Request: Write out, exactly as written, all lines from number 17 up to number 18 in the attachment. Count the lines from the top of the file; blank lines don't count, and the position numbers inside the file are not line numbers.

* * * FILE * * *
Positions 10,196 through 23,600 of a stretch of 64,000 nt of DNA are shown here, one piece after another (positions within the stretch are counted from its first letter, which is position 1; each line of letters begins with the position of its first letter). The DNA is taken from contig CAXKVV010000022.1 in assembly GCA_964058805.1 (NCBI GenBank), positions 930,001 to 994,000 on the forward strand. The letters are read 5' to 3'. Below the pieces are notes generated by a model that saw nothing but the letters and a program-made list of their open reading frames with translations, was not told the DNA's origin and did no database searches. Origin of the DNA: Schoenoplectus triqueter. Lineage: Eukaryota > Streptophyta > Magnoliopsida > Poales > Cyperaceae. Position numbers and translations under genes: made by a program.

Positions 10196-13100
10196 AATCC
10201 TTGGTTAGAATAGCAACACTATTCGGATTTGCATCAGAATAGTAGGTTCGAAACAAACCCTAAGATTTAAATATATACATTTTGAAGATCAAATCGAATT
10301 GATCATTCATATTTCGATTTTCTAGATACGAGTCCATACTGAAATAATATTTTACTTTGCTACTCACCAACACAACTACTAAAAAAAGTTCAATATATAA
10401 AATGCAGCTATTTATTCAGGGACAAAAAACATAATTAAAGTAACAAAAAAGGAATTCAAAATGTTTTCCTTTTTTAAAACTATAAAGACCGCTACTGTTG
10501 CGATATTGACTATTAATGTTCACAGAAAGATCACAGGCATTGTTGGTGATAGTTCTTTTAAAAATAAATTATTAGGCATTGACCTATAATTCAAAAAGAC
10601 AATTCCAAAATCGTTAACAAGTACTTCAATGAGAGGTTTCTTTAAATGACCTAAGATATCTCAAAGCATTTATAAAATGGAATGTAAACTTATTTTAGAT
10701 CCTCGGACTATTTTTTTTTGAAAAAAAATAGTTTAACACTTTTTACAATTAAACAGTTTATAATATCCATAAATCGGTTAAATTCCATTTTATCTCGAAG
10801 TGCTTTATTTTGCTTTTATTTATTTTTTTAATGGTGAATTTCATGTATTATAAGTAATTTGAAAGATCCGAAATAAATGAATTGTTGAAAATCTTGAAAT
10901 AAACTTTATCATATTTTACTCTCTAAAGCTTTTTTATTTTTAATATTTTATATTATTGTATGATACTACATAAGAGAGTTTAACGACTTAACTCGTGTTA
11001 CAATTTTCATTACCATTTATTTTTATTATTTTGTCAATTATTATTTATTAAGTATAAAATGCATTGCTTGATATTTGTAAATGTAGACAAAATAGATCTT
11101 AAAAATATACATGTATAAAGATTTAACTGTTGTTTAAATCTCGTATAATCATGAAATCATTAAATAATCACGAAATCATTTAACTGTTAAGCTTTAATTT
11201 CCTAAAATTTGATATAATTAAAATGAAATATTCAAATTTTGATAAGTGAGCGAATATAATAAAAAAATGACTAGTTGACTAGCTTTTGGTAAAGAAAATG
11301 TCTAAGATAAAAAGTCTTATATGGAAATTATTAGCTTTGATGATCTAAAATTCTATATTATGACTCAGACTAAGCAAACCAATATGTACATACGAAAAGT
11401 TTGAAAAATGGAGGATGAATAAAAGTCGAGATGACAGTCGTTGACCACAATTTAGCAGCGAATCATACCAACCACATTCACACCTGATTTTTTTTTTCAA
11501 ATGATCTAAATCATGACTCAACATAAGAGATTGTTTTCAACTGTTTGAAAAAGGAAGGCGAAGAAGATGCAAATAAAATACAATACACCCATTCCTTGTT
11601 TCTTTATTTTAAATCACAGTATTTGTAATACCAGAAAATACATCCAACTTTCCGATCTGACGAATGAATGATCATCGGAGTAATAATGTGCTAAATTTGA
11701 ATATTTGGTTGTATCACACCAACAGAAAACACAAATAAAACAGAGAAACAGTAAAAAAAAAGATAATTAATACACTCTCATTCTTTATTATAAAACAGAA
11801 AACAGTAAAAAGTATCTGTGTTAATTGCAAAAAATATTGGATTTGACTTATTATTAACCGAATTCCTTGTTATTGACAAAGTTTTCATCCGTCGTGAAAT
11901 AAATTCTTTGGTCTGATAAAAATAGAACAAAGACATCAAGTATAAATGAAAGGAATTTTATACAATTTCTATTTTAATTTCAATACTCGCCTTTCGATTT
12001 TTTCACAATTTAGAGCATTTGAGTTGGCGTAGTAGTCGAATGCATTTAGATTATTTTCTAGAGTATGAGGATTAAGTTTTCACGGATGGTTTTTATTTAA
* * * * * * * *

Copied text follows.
11501 ATGATCTAAATCATGACTCAACATAAGAGATTGTTTTCAACTGTTTGAAAAAGGAAGGCGAAGAAGATGCAAATAAAATACAATACACCCATTCCTTGTT
11601 TCTTTATTTTAAATCACAGTATTTGTAATACCAGAAAATACATCCAACTTTCCGATCTGACGAATGAATGATCATCGGAGTAATAATGTGCTAAATTTGA